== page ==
Women and Abuse

Enlisting Men and Boys to Stop the Abuse of Women

In the war against domestic violence, men and boys are being enlisted. By Caroline Linton.

The sad cycle of domestic violence has been dominating the news. Oscar Pistorius was released on bail Friday after shooting and killing his girlfriend, whom he had been accused of abusing during their relationship. Rihanna and Chris Brown vacationed together in Hawaii, despite his history of abusive behavior.

But for all of the headlines generated, who’s really talking to women and girls—and men—about the reality of abuse?

“I wanted to be a voice for these girls, because as big a topic as domestic violence is, you don’t talk about,” says Jasmine Villegas, 19 years old and a survivor of abuse in a previous relationship. She joined other activists Thursday at Verizon Wireless’s day-long summit devoted to shining light on the all-too-hidden problem.

Villegas spoke about trying to prevent domestic violence among teens, along with Sharon Love, whose 21-year-old daughter Yeardley was killed by an abusive ex-boyfriend in a case that made national news. They were joined by Katie Ray-Jones, president of the National Domestic Violence Hotline / National Dating Abuse Helpline and Barton Erickson, program director of Preventing Abuse & Violence Education. Other panels focused on the effect PTSD in the military has had on domestic violence, the role of social media in stopping the violence—and how mobile technology can be used for the same purpose.

Verizon has taken an activist role in raising awareness of domestic violence. Chief Executive Dan Mead spearheaded the support of Telling Amy’s Story, a PBS documentary about a Pennsylvania store employee who was killed by her abusive husband. Through the Verizon Foundation, the company has given more than $179 million to domestic-violence charities since 2001. Among the luminaries at the conference: CBS Sports and News sportscaster James Brown, who has led a campaign aimed at men and boys to help stop violence against women by being part of the solution.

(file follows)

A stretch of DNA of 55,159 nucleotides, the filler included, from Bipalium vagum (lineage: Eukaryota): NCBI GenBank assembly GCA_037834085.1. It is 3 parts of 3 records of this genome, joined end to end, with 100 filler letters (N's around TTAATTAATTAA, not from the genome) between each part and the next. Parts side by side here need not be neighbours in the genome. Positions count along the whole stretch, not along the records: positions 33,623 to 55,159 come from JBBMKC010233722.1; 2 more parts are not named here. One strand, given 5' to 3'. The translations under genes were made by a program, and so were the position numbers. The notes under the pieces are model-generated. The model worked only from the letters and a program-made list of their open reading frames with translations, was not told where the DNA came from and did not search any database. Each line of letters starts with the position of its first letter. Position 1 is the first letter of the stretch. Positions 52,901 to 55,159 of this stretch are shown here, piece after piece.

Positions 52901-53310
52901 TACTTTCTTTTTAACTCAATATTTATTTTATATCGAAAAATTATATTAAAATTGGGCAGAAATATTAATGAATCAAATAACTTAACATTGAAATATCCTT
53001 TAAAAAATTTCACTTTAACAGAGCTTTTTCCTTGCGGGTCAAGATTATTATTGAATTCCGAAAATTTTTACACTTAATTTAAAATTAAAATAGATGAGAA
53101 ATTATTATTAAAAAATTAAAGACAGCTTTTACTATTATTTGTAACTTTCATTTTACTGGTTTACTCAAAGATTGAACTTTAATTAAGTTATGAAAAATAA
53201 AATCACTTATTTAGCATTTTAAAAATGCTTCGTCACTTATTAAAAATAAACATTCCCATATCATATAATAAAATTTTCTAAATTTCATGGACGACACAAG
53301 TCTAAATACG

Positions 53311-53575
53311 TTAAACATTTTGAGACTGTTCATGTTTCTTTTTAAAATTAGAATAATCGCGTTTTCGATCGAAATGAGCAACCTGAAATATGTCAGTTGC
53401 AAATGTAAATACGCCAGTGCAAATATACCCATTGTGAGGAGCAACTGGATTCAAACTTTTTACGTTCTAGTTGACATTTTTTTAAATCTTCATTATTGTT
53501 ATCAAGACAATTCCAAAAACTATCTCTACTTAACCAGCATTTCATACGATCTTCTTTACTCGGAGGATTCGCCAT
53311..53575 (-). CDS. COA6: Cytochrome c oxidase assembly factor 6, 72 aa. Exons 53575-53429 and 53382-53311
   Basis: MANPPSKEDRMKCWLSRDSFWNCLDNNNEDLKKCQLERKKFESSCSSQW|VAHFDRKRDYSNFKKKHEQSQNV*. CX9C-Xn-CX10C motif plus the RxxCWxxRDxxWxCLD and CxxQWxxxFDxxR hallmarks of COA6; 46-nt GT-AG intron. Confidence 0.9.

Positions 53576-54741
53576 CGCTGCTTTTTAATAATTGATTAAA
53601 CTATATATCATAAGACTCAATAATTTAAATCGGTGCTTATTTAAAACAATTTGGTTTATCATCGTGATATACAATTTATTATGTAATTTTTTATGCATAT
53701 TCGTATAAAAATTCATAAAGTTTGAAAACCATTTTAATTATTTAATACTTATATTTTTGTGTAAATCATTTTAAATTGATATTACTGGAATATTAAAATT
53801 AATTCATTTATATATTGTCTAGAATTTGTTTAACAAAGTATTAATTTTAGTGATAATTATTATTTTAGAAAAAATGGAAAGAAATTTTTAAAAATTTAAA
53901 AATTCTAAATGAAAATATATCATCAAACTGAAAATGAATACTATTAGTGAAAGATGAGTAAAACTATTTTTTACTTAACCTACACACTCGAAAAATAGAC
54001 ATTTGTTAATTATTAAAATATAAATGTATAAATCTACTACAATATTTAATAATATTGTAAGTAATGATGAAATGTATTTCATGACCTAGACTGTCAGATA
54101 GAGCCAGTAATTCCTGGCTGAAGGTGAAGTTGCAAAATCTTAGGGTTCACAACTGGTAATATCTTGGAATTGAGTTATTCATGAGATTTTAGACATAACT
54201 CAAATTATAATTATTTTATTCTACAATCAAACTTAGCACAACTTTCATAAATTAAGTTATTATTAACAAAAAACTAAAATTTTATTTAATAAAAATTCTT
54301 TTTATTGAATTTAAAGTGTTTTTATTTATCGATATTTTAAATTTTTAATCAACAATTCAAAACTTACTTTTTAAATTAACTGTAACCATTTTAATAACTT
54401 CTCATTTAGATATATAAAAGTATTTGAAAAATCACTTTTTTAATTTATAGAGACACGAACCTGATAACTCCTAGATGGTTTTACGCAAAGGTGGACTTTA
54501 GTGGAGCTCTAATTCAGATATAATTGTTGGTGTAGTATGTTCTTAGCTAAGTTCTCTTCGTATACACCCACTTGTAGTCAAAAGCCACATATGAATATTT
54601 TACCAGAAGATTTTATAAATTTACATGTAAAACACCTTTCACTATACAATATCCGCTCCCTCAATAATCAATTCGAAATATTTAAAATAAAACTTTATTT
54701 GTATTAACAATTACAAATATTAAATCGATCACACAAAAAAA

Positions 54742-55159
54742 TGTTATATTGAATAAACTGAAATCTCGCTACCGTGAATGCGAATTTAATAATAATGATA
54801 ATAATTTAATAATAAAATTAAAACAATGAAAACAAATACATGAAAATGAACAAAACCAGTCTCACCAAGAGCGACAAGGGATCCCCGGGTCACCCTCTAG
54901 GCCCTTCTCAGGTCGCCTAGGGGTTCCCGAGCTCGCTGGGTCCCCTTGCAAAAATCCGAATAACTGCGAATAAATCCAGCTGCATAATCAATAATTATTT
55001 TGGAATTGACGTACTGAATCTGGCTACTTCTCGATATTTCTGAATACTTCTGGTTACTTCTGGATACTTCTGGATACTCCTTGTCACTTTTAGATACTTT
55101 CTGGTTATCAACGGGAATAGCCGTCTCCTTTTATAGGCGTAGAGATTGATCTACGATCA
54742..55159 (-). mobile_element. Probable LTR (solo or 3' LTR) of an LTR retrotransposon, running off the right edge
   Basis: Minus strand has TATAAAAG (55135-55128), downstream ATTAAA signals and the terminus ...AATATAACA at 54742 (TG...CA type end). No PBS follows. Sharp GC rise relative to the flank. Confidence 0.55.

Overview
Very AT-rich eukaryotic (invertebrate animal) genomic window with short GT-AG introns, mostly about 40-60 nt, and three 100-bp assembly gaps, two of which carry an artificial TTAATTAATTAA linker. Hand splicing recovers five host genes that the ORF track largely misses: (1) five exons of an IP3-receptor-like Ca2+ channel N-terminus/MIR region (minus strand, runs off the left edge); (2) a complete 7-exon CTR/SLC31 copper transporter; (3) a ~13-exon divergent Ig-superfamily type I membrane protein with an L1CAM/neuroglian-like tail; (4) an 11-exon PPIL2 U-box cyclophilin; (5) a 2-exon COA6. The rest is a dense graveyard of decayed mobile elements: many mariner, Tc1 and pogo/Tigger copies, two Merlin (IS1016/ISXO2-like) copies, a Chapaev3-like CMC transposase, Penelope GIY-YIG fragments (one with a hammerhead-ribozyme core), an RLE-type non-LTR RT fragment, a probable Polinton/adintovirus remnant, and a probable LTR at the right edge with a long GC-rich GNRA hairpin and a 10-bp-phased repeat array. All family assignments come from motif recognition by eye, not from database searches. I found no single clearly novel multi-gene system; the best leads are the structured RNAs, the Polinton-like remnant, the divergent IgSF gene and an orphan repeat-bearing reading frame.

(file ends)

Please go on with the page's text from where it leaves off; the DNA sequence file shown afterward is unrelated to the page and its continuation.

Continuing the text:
Mike Mason, Verizon’s chief security officer, says he became involved not just because of his company’s work—it was also personal. His sister was in an abusive relationship. He realized then how important it was for men to be involved—especially since Mason didn’t even know his sister was being beaten up by her husband.

Mason says he told his sister “you are not a potted plant—you have decisions you can make. Once you start to take control of your life, it can’t end at the hospital or the police department.”

Teaching boys about abuse is where Neil Irvin comes in. The executive director of Men Can Stop Rape works with teen boys to teach them that masculinity is not about power over women—and that stopping abuse starts with men. Their motto, he says, is to bring boys to them before it becomes a problem.

At one of their youth-education programs, Irvin says one boy had been unable to grasp when watching a documentary about an abused woman that it wasn’t the victim’s fault. “He was still contributing to a rape culture that makes it difficult for women to come forward,” Irvin says. But by the end of the program, the teen gave a report on victim-blaming—and used his earlier attitude as an example.

Arizona Cardinals cornerback William Gay was just 7 years old when his mother was killed as she tried to leave an abusive relationship. As an adult, Gay has visited women’s shelters and even NFL locker rooms to relay his story and deliver his message: “there is no excuse to put your hands on a woman.”

NASCAR driver Brennan Poole says he became involved in the issue via his 17-year-old sister, Wynser, who also spoke at Thursday’s summit. Wynser said she first became aware of the problem of domestic violence after a friend of hers was in an abusive relationship. “Boys can really damage you—and I think that causes a big effect with girls and women—and with the world in the long run.”